Stanley Black & Decker (SWK), a Fortune 500 company, is the world’s leading toolmaker. The company provides a wide array of products primarily serving the construction (XHB) and automobile (FSAVX) end markets. The company’s offerings include hand tools, power tools, garden tools, mechanics tools, and hydraulic tools. The company came into existence in 1843 and changed its name to Stanley Black & Decker after its merger with Black & Decker in 2010. We’ll dig deeper into the details of the merger in this part.
Before the merger
Before the merger, Stanley Black & Decker was known as the Stanley Works Company. Stanley Works operated as a hand tool and construction equipment manufacturer and had earned revenues of $3.7 billion in 2009. The target company, Black & Decker, was a power tools provider. Black & Decker made $4.8 billion in 2009 with 73% of it coming from its power tools business, 11% from fastener solutions, and the remaining from the hardware and home improvement business. As seen in the product mix, there was little overlap in their businesses despite being in the same industry. Therefore, the EU Competition Commission approved the merger, and the deal materialized in March 2010.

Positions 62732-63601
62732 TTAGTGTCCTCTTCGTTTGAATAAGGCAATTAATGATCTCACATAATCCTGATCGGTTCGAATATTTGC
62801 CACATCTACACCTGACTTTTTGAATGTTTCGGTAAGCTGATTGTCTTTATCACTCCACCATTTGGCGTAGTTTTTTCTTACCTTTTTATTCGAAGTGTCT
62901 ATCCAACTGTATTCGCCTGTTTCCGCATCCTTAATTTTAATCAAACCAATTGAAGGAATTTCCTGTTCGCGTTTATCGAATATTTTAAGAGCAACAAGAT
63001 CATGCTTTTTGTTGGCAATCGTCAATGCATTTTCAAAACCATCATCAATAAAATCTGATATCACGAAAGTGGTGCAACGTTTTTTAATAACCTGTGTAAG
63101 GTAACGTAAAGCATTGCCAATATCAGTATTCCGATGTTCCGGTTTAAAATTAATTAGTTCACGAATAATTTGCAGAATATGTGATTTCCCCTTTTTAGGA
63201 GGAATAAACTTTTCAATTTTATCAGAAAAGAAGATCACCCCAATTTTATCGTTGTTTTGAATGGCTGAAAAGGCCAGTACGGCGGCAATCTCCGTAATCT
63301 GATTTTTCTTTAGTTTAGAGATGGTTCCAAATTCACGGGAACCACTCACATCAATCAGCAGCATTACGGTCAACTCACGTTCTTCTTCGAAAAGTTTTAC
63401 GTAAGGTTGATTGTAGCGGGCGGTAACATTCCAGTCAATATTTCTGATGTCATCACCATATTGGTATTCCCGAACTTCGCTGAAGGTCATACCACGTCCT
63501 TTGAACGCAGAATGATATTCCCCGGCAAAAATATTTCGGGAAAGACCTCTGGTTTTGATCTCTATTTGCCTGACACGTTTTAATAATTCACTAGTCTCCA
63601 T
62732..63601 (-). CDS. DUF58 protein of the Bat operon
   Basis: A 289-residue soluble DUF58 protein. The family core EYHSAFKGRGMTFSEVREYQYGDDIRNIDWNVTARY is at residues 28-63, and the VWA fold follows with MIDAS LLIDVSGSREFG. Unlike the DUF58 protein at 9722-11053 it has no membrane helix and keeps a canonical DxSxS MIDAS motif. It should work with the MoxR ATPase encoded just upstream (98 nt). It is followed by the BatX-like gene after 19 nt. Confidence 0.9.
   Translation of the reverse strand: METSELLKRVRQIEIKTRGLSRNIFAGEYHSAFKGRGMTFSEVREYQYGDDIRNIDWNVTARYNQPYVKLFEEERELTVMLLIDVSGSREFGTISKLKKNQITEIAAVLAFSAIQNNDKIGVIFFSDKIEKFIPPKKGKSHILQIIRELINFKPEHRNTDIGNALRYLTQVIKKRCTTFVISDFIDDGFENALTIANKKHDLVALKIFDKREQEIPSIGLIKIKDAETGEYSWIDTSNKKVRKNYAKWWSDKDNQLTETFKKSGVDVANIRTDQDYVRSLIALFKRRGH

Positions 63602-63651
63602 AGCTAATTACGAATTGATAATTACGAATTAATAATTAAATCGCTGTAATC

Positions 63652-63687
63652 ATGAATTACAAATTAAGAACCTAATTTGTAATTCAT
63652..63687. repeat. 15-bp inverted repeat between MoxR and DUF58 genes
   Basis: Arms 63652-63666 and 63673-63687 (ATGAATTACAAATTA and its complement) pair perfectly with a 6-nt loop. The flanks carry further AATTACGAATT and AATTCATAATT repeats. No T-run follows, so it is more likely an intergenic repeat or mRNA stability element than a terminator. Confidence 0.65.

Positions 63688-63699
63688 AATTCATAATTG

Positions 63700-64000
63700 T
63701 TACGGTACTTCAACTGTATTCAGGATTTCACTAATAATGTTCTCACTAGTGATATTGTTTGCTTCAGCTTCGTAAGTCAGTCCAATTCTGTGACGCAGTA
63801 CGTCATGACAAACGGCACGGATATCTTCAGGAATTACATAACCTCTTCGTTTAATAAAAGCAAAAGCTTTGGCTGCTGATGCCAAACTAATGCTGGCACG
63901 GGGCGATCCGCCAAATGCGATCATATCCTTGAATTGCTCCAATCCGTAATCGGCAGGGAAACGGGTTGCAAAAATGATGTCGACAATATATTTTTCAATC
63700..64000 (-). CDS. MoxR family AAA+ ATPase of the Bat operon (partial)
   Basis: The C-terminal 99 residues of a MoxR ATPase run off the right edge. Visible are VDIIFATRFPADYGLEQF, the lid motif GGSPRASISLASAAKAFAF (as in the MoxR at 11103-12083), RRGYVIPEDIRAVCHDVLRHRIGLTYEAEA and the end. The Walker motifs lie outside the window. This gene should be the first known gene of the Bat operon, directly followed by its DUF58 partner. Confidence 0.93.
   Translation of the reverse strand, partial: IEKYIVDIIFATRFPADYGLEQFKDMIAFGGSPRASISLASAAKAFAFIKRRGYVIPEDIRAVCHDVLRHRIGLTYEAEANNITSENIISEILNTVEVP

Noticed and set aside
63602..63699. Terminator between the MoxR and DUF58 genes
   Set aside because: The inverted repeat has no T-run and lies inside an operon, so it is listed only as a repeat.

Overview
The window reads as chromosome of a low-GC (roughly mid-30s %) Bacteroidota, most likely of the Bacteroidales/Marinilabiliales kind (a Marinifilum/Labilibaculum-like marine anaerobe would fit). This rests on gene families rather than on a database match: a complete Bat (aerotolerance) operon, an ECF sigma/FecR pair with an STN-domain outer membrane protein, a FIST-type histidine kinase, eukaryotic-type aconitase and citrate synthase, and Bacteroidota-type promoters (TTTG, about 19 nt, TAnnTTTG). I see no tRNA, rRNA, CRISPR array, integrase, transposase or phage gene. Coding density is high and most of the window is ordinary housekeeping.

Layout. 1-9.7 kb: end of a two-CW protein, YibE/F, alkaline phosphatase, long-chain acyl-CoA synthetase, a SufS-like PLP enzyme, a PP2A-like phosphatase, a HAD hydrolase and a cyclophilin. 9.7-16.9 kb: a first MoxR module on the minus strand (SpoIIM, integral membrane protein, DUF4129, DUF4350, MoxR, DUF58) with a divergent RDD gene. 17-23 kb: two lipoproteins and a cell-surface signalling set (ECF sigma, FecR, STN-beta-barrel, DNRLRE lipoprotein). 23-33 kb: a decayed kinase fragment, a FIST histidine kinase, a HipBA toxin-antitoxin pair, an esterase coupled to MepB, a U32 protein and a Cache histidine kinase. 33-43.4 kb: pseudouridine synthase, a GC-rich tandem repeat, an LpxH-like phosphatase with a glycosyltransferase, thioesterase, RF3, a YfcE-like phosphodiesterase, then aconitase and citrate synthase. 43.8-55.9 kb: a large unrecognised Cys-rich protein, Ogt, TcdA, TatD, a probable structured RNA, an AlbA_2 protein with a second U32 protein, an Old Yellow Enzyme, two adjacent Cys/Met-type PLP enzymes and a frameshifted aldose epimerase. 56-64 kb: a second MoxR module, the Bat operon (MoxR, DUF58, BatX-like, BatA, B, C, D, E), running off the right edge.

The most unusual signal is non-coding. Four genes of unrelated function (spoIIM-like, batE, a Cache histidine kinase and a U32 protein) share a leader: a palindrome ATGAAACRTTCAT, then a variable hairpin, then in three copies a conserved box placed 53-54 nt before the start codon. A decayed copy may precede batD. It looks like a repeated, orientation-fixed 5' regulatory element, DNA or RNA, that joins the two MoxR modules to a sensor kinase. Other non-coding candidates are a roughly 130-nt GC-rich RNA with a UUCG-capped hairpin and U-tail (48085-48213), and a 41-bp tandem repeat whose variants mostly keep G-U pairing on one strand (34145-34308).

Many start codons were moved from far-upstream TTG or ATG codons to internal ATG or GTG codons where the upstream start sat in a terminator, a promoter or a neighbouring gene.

Details of the deal
Stanley Works acquired Black & Decker in a stock swap valued at $4.5 billion. Under terms of the deal, Black & Decker shareholders received 1.3 shares of Stanley for each share of Black & Decker, an implied premium of 22% then. The company based its decision on expected cost synergies of $350 million, or 7% of Stanley Works’ annual sales. Stanley Works also expected potential revenue synergies arising out of cross-selling opportunities and expanded the reach of product distribution of the combination.
Shareholders overwhelmingly approved the integration, as the stock outperformed the S&P 500 by a wide margin. In the five-month period between November 2009 and March 2010, the stock rose by 29% as opposed to the S&P gain of 12.5%. We’ll discuss more on Stanley Black & Decker’s (SWK) stock returns in part 11 of this series. We’ll discuss the company’s valuation relative to peers such as Tyco International (TYC) and Snap-on (SNA) in part 13 of this series.
Stanley Works revises estimates
The success of the integration is highlighted by the fact that Stanley Works ended up underestimating the potential cost savings by a wide margin. The company had to revise its savings estimates upward twice, initially to $450 million and later to $500 million. The bulk of savings came from streamlined manufacturing and purchasing, which led to reduced selling, general, and administrative expenses.
How did the two companies evolve as leaders in their respective product lines? We’ll discuss this in part two of this series.